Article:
Batteries are typically warrantied for 8 years, so if you are leasing over 2-4 years, you have nothing to worry about in terms of battery degradation. If a battery were to fail completely during the warranty period, it would be replaced free of charge.
The main way of charging an electric car at home is by plugging it into a dedicated charging point. We can arrange installation for you. Alternatively, you can charge your car by plugging it into a normal 3-pin socket, although this is a slow way of charging.
You can often charge when you are out and about say at a supermarket. Take your charging cable with you and plug in while you shop.
On trips, electric cars are charged at ‘rapid’ chargers. These are high speed chargers, located at convenient stopping points like motorway service stations, where you can get extra miles into your battery quickly.
Electric car batteries are also topped up while driving via regenerative braking. The forward movement of the car is used to charge the battery while slowing down. See our FAQ on regenerative braking above.
The cost to charge an electric car depends on the price you pay for the electricity when charging.
For example, if your car has a 50 kWh battery pack and you pay 20p per kWh for your electricity at home, then a full charge from 0% to 100% would cost you £10 (that is 50 kWh x 20p).
Read our Guide on EV Charging Costs for more information.
The time it takes to charge an electric car depends on (i) how big the car’s battery is, (ii) how much electricity the battery already has stored in it when you start charging, and (iii) how fast the charging point is.
For example, if your battery has 28 kWh stored in it, but a maximum capacity of 50 kWh, then you need to charge it with another 22 kWh to bring the battery up to 100%. On a dedicated home charging point rated at 7.4 kW, getting those final 22 kWh into the battery would take about 3 hours (the maths is: 22 kWh divided by 7.4 kW).
On the other hand, at a rapid charger rated at 50 kW at a motorway service station, you can add about 8 kWh with every 10 minutes of charging.
On a dedicated home charger rated at the standard 7.4 kW, most cars will charge at the same speed. The charge speed is limited to the maximum rating of a domestic charging point, namely 7.4 kW.
However, you may have a more powerful ‘3-phase’ electricity supply at work, and that allows charging at either 11 kW (e.g. Tesla Model 3) or even 22 kW (e.g. Renault Zoe), depending on the capabilities of your car.
Finally, it’s worth checking out the maximum ‘DC’ charging speed of your short-listed cars before deciding which one to lease. The on-board DC charging limit dictates how fast you can get extra miles into your car if you stop to charge on a longer trip.
For example, if your car has only a 50 kW DC limit, then you can’t charge any faster than 50 kW, even if you are plugged into one of the newer 150 kW charging stations. The electric cars that charge the fastest at the moment are the Audi e-tron GT, Porsche Taycan, Tesla Model 3, Tesla Model S, Tesla Model X, Hyundai Ioniq 5, Kia EV6, BMW iX, BMW i4 and the Mercedes-Benz EQS.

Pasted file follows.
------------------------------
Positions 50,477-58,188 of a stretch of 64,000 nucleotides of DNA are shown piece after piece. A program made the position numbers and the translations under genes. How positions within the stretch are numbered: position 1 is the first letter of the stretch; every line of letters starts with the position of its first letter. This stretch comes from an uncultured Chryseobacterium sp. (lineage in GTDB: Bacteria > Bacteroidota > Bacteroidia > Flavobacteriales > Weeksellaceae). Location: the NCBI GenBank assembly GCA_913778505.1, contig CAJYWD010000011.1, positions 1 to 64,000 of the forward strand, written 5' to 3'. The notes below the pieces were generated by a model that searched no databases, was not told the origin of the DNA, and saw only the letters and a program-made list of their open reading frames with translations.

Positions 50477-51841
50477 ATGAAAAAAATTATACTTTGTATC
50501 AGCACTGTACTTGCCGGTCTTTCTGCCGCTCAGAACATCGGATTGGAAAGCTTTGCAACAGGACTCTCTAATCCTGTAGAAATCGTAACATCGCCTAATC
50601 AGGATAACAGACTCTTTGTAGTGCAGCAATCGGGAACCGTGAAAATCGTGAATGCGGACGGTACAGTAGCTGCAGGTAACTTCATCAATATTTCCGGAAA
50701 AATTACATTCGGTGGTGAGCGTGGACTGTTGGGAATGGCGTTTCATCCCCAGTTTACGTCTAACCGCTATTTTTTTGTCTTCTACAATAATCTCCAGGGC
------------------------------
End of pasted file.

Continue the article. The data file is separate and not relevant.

Yes. As long as you have off-street parking or a garage with an electricity supply, you can charge your electric car at home. You can either plug into a standard 3-pin socket with a suitable charging cable, or for faster and safer charging it’s better to have a professionally installed dedicated EV charging point.
Yes we can. As part of our service when you lease a vehicle with us, we offer you a wide range of high quality charging points to choose from – all at very low prices – and then connect you up with ChargedEV, our charging partner. This makes picking a charger and having it installed an easy, very cost-effective, and pain-free process.
The best EV charging point for you depends on your exact circumstances. For example, some chargers are designed to work seamlessly with solar panels. Others are part of a wider home energy eco-system, allowing you to expand into other energy products and services in the future. Take a look at our charger page for more information, including data-sheets.
If you have any questions about chargers, please get in touch with one of our specialist electric leasing consultants on 0118 920 5130 or email firstname.lastname@example.org
Yes, there is currently a £350 grant if you get a charging point installed at home. Read our EV Charger Grant Guide for full details. The main eligibility criteria are (i) to lease or have an electric car on order, and (ii) to have private, off-street parking. Full details are available on the government website. If you arrange your charging point installation through us, you will secure the £350 grant as long as you meet the eligibility criteria.
Yes you can. Think about it: did you ever consider not getting a petrol or diesel car because you can’t fill up at home? Of course not! Certainly it’s convenient charging your electric car at home, but if you can’t, there are alternatives. See our guide on this subject: “No home electric car charger? No problem.”
More and more charging points are being installed at popular destinations, allowing you to top up your car's battery when you are out and about.
For example, you may well find convenient charging points at your local supermarket, cafes and restaurants like Costa Coffee and McDonalds, gyms, shopping centre carparks, etc. Don't forget to take your charging cable with you, as many of these chargers don't have cables attached.